Central Banks and War
"Following the creation of the Fed, the government would discover other uses for an elastic money supply aside from keeping the banking system from defaulting on its obligations. It would prove useful in funding war. It is no coincidence that the century of total war coincided with the century of central banking. When governments had to fund their own wars without a paper money machine to rely upon, they economized on resources. They found diplomatic solutions to prevent war, and after they started a war they ended it as soon as possible."
The Gold Commission
"Whenever I talk of a gold standard, there are always people ready to accuse me of having some obsession or fixation. Fetish is a word thrown around. In fact, I'm only observing reality: the idea of sound money in most of human history has been bound up with gold money. Can there be sound money without a gold standard? In principle, yes. And I'd be very happy for a system that would permit markets to once again choose the most suitable money, whatever that turns out to be. I'm not for government imposing any particular standard: no central bank, no legal tender, no privilege for any commodity chosen as a backing for the currency."
The Current Mess
"Although the Fed was primarily responsible for the financial bubbles, the malinvestments, and the excessive debts, other policies significantly contributed to the distortions that had to be corrected. Artificially low rates of interest orchestrated by the Fed induced investors, savors, borrowers, and consumers to misjudge what was going on. Multiple mistakes were made. The apparent prosperity based on the illusion of such wealth and savings led to misdirected and excessive use of capital. The false information generated by the Federal Reserve policy led to a false confidence that all would be well."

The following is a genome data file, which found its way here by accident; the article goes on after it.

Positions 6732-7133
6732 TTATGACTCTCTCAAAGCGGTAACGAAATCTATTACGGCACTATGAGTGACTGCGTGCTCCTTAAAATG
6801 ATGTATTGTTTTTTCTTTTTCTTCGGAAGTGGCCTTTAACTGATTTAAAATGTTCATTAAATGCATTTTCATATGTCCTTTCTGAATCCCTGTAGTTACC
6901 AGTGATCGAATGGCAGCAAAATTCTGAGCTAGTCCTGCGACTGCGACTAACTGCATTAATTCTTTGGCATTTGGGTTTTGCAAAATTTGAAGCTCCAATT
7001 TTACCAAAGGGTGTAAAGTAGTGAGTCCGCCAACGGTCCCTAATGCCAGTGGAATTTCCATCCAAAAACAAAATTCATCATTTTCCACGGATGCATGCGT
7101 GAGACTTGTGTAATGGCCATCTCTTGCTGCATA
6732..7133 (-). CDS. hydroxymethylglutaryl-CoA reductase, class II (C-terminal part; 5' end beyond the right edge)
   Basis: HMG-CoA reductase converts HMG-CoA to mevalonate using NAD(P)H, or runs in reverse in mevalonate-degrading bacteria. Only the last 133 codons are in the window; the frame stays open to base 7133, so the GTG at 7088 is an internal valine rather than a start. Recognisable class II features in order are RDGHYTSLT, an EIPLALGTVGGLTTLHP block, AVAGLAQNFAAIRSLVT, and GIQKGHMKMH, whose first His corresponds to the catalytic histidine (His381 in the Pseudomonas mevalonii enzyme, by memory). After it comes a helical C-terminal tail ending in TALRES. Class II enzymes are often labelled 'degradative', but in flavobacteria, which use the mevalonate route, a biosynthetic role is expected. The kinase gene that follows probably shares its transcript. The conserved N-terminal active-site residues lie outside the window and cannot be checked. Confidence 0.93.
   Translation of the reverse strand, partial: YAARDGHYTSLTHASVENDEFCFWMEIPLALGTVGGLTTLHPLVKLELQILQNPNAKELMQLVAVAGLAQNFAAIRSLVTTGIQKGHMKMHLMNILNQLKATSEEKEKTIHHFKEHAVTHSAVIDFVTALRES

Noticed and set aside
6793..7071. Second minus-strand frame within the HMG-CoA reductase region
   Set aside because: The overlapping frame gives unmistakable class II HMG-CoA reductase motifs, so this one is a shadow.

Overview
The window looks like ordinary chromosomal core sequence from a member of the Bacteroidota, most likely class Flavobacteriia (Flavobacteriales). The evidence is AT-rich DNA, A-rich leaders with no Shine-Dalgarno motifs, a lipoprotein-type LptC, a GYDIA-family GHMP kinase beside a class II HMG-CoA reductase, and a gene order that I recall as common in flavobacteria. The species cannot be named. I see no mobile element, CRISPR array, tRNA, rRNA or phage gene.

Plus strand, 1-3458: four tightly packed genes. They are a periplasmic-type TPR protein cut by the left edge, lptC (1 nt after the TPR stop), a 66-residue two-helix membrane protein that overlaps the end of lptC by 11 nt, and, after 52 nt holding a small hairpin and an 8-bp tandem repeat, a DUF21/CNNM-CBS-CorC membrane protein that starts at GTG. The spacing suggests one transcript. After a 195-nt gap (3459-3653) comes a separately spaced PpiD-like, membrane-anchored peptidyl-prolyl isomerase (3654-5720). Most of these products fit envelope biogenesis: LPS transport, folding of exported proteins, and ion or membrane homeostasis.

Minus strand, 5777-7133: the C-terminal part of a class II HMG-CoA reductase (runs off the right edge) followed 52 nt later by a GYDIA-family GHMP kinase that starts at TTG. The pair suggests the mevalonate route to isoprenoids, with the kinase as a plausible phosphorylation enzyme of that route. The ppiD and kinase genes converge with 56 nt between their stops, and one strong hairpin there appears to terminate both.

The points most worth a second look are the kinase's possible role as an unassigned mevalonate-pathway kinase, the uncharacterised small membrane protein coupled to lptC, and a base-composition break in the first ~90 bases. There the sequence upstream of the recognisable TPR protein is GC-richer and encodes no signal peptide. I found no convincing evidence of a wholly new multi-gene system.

Why End the Fed?
"The Federal Reserve should be abolished because it is immoral, unconstitutional, impractical, promotes bad economics, and undermines liberty. Its destructive nature makes it a tool of tyrannical government.

Nothing good can come from the Federal Reserve. It is the biggest taxer of them all. Diluting the value of the dollar by increasing its supply is a vicious, sinister tax on the poor and middle class.

The Federal Reserve's monetary policy has brought us to where we are today, in a tragic economic mess."
The Philosophical Case